Comcast Merger Chances Stall As Regulators Realize Comcast Meddled In Hulu Management, Ignored NBC Deal Conditions

from the you-made-your-bed dept

Reports have started to emerge that regulators at the Justice Department may block Comcast’s proposed $45 billion acquisition of Time Warner Cable, with DOJ attorneys crossing the t’s and dotting the i’s before recommending a deal rejection. Comcast is apparently meeting with the DOJ this week as part of a last-ditch effort to save the deal, though leaks have suggested Comcast may walk away from the deal entirely if the merger conditions are too steep (read: actually have them do much of anything for the public interest), including requiring that Comcast sign off on Title II reclassification and the FCC’s new net neutrality rules.

Apparently one of the sticking points for regulators during the review was their realization that Comcast failed to adhere to most of the conditions attached to its 2011 acquisition of NBC Universal. It’s worth noting that Comcast volunteered most of the conditions attached to that deal. Even then the cable giant failed to adhere to many of them; such as the requirement that they offer and clearly advertise a 6 Mbps, $50 broadband tier for at least three years. An FCC investigation found that the company made the tier difficult to find and sign up for, so Comcast was fined the inconsequential sum of $800,000 for its behavior.

New leaked reports suggest that the DOJ was particularly ruffled by the fact that Comcast ignored NBC deal conditions related to Hulu, which Comcast acquired as part of the deal. Co-owned with Disney and 21st Century Fox, Comcast was restricted from playing a managerial role in the company for fear it would hinder the service’s chances at being a truly disruptive Internet video competitor. But DOJ lawyers apparently found that Comcast largely ignored those restrictions, playing a starring role in scuttling the sale of Hulu, out of fear that it would become a more viable competitor to Comcast’s services:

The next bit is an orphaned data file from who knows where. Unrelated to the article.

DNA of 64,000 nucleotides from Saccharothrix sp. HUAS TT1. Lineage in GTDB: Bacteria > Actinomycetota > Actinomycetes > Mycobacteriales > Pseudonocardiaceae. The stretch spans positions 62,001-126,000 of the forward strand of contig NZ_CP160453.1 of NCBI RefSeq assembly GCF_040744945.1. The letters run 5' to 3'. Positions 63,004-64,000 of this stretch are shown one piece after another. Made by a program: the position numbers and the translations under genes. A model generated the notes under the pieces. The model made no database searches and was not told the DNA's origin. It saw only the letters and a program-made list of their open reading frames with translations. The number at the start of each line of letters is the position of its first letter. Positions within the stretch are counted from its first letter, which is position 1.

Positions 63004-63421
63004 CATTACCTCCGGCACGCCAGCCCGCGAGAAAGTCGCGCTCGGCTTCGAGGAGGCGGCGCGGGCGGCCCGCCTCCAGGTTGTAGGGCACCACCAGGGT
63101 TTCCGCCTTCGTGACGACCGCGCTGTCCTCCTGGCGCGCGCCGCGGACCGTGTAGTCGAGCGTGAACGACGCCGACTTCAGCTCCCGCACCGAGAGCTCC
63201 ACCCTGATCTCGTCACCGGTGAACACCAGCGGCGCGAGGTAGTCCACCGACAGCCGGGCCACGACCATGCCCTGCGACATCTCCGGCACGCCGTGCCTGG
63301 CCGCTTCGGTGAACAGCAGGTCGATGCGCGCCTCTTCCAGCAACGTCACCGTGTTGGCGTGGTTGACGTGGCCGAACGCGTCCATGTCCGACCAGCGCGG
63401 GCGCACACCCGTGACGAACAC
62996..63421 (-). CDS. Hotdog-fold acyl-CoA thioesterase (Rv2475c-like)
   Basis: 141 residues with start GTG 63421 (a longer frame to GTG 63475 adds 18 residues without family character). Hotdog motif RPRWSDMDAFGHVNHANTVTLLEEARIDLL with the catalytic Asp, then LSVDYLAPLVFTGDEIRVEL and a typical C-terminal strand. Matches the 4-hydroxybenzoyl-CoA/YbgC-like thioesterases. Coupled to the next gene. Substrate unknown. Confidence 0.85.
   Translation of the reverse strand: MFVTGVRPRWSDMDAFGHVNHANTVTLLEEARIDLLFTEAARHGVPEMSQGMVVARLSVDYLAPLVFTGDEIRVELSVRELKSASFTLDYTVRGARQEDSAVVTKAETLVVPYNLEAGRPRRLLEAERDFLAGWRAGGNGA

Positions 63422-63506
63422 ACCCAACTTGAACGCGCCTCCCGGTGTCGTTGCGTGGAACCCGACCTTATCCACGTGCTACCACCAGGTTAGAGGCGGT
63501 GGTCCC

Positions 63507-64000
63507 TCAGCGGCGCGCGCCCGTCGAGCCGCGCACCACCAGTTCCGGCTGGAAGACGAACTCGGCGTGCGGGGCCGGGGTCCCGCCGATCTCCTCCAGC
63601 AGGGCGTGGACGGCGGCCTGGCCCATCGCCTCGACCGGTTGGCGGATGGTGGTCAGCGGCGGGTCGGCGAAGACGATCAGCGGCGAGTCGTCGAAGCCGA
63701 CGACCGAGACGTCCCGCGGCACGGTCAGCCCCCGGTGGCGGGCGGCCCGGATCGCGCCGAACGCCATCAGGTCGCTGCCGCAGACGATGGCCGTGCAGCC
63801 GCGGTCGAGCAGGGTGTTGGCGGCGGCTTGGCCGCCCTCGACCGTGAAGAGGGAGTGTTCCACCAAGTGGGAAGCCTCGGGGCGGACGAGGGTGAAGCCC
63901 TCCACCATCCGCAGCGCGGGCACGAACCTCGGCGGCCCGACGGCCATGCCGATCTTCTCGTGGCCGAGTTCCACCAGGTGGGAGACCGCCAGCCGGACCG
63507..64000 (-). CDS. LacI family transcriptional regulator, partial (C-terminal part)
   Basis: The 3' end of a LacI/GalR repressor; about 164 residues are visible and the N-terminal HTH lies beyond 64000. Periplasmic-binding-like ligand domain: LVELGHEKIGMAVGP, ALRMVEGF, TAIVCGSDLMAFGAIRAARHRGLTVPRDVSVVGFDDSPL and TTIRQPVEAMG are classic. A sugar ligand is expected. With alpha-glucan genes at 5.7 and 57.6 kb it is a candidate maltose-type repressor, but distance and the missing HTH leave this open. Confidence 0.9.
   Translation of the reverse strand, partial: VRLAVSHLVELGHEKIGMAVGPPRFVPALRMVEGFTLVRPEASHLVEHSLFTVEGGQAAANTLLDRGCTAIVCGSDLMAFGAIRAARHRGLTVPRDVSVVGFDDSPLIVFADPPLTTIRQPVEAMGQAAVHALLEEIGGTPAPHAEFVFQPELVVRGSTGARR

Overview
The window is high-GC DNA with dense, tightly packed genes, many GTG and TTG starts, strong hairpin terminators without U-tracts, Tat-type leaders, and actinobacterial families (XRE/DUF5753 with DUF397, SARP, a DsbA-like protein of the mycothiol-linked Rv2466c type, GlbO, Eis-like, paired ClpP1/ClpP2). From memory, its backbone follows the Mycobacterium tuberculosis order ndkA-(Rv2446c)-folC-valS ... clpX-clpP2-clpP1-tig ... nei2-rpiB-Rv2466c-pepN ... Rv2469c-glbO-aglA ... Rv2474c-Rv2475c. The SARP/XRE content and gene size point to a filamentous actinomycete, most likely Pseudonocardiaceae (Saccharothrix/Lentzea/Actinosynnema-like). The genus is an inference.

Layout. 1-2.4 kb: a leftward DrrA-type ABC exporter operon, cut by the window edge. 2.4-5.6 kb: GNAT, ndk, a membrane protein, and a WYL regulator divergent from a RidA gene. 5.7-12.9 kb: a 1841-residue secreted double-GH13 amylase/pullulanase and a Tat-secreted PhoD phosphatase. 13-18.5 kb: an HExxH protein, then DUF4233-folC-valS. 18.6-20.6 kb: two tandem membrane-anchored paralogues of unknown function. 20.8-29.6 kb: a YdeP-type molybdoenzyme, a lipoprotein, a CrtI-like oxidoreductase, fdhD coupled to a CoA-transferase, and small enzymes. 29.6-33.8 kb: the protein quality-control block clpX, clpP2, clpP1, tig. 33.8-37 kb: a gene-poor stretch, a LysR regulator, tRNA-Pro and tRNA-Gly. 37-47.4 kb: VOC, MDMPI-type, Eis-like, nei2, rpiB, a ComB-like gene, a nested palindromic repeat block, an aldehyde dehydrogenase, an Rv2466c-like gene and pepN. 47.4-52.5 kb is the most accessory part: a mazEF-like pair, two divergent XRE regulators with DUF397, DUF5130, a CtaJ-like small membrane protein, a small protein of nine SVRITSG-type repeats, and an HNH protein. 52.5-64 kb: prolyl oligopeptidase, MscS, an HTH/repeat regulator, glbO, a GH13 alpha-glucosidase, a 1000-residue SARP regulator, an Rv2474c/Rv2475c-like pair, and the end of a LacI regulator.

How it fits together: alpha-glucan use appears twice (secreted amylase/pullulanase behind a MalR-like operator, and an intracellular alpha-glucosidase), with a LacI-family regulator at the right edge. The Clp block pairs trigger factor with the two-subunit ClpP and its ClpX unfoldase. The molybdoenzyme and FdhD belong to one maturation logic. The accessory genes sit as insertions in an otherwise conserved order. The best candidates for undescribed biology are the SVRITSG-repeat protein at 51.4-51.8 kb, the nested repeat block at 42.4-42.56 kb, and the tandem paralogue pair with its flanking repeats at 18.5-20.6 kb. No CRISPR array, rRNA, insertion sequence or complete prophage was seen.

“Yet Comcast?s assurances at the Sun Valley meeting played a significant role in how its co-owners evaluated the sale process, people familiar with the other owners? thinking said. Comcast told its partners it would help make Hulu the nationwide streaming video platform for the cable TV industry, which would boost the site?s growth and make it a stronger rival to Netflix.

That influenced Disney and Fox?s decision to call off the sale when the conference was ending, people familiar with those companies? thinking said. Among the top bidders for Hulu were Comcast rivals DirecTV and AT&T Inc.”

We’ve long noted how Hulu’s owners were so afraid of Hulu being truly disruptive, they’ve hamstrung the service at every opportunity. As such, it’s long been little more than a glorified ad for traditional television, with incomplete catalogs and a preponderance of “clips” presented in such a way as to intentionally drive users back to legacy cable. Comcast’s involvement post NBC deal certainly helps explain how, despite some executive decisions, the service remains in that role to this day.

It’s notably amusing that Disney and Fox actually believed Comcast when it claimed it actually wanted to build Hulu into a Netflix competitor — by shackling it to the walled-garden mindset of the cable industry. Just as amusing is that Comcast has tried to claim that Hulu is part of a “fierce competitive landscape” that will keep the company in check should regulators approve its acquisition of Time Warner Cable. In other words, Comcast is arguing that a company it intentionally sabotaged to keep from being competitive is a perfect example of the kind of competition that can keep Comcast honest moving forward.

It’s possible regulators may still approve the deal, but it seems increasingly likely that if Comcast wants the deal to go through, they may have to sign off on some conditions that are more than just paper mache simulacrum.

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Companies: comcast, hulu, time warner cable

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Comments on “Comcast Merger Chances Stall As Regulators Realize Comcast Meddled In Hulu Management, Ignored NBC Deal Conditions”